About two months after the gong went missing – by now I have even forgotten about it – one morning, Baby tells me, “Didi, you remember the cobra gong you were so upset about? Lopa di has the same gong in her house now. Go ask her where she bought it from.”
This information comes to Baby from Sona, who is Lopa di’s servant.
“Is Sona sure it is bought?” I want to know more about this.
“What are you saying, didi?” Baby knows exactly what I am saying. She just wants to act like she know nothing.
When I tell Mister what Baby told me, he gets angry with me. “Since two months, Cobra gong, Cobra gong. My brain has cooked to a khichri, listening to you. I thought by now you would have forgotten about it.”
That is how Mister is always. He doesn’t understand. He doesn’t even want to think that it might be my cobra gong in her house.
I ask Baby if she will do something for me. “Go to Lopa di’s house and see if the cobra gong looks like mine. Don’t broadcast in your Ganga group what you’re doing, I don’t want even Sona to know.”
I have full confidence on Baby. She is only primary school pass but she is street smart. She goes inside one morning, after Lopa di has gone for her mid-morning walk to the park. She tells Sona that I asked her to pick up curry leaves for me. Everyone knows about Lopa di’s balcony garden. She has a six foot tall curry leaf plant, a few rose bushes and a jasmine shrub, all growing in pots. When Sona goes to the balcony, Baby looks around the drawing room.
“I look everywhere, but it is not there, didi. Maybe Sona is mistaken? Maybe there is no cobra gong.”
“I cannot believe there is no cobra gong. It might be elsewhere in the house, not in the drawing room,” I say. “If there is a cobra gong, and it’s hidden somewhere else, I’m even more sure that it is mine. If it is simply something bought off Steel City market, it would be displayed in the showcase, yes or no?”
Baby nods her head slowly. “It is such a small item, didi.”
How do I explain to her – that it’s not about the money, it’s not about the item, it’s about the principle?
That evening, I see Lopa di in the quadrangle. She’s sitting on the culvert with the other ladies. “Which new country have you been visiting?” says Mrs. Pershad calls out to me. “Nowadays you have become a celebrity. To see you we will have to take a token number and stand in line outside your house.”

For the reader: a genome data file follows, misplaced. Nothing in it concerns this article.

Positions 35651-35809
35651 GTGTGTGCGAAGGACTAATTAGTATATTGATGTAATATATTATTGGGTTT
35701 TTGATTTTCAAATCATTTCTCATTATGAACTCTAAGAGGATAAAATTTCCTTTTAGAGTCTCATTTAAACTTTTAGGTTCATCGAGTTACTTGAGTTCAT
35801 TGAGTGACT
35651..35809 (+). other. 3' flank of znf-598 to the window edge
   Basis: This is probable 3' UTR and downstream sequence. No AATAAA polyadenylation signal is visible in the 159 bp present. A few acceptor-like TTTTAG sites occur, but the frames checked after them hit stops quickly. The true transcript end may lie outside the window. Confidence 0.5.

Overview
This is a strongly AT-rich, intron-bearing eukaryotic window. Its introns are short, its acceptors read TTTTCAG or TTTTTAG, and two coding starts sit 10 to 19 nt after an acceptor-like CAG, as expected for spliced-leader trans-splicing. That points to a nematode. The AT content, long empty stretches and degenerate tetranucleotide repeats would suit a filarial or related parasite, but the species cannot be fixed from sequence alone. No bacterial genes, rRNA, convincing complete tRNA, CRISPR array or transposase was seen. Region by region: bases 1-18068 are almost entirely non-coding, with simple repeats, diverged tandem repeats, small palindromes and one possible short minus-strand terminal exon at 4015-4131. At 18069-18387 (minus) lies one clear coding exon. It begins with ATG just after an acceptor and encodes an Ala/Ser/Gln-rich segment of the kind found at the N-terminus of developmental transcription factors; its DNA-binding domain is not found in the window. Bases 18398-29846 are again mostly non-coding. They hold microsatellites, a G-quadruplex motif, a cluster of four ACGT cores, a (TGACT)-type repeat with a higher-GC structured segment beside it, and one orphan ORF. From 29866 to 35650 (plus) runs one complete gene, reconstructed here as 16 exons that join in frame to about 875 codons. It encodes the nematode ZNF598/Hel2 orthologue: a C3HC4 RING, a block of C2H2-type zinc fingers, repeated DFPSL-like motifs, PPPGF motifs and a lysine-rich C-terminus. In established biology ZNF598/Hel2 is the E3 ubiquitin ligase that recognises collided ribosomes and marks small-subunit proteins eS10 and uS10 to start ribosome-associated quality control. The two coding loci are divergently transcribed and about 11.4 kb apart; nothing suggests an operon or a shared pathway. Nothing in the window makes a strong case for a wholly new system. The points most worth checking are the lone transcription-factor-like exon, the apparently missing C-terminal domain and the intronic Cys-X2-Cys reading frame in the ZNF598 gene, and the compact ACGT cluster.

They all cackle, Lopa di also. Haha hehe, as if Mrs. Pershad said something very witty. Our travel, our lifestyle, it makes them all very jealous. They cannot say anything mean or wicked directly, so they clothe their jealousy in snide remarks.
I want to tell them, be ashamed. You all are sitting here laughing with a thief. But I say nothing. I have to get inside the thief’s house and look for the cobra gong first.
“Lopa di, I’m going to the Women’s Welfare Society meeting tomorrow afternoon,” I say to Lopa di. “You said you had some old sarees to give them. Shall I come to pick up?”
Mrs. Pershad says she might also have some clothes for them. Not you, I want to tell her. Let Lopa di talk.
Lopa di looks at me through the top of her glasses, and I think she’s almost going to say no. Instead she says, “Do you need it right now? I’m going to the market, no telling how long it’ll take. Also I have to look through the donation pile once more.”
This is the perfect opportunity for me. “I’ll help you sort, if you want.”
When she comes back home from the market, she rings my doorbell. “If we go over the donations in the morning, it will be ok? It’s already seven and quite dark. I don’t feel up to it.”
I’m disappointed, but, “morning is fine,” I tell her.
Next morning is Saturday. No school. I’m at her house even before Baby comes to work.
“I’ll call Lopa di,” Sona, her live-in servant, says. She opens the door only a sliver and hurries down the corridor to Lopa di’s bedroom.
She hasn’t invited me in, but I get into the house.
Quick, I tell myself. I have a minute or two, maximum before Lopa di comes. I look at the showcase first. What if Baby is mistaken?
Lopa di has rows and rows of miniature musical instruments – dholak, violin, sitar, tanpura, a family of pink flamingos, vistas of beaches and forests, a pair of Chettiar bobbleheads.
Definitely nothing shaped like a cobra gong.
I hear Sona coming back, so I turn around from the showcase and give her a smile.
Sona looks like I have a committed a crime by walking into the house when she left me on the doorstep with the door slightly ajar. “Lopa di says to come in.”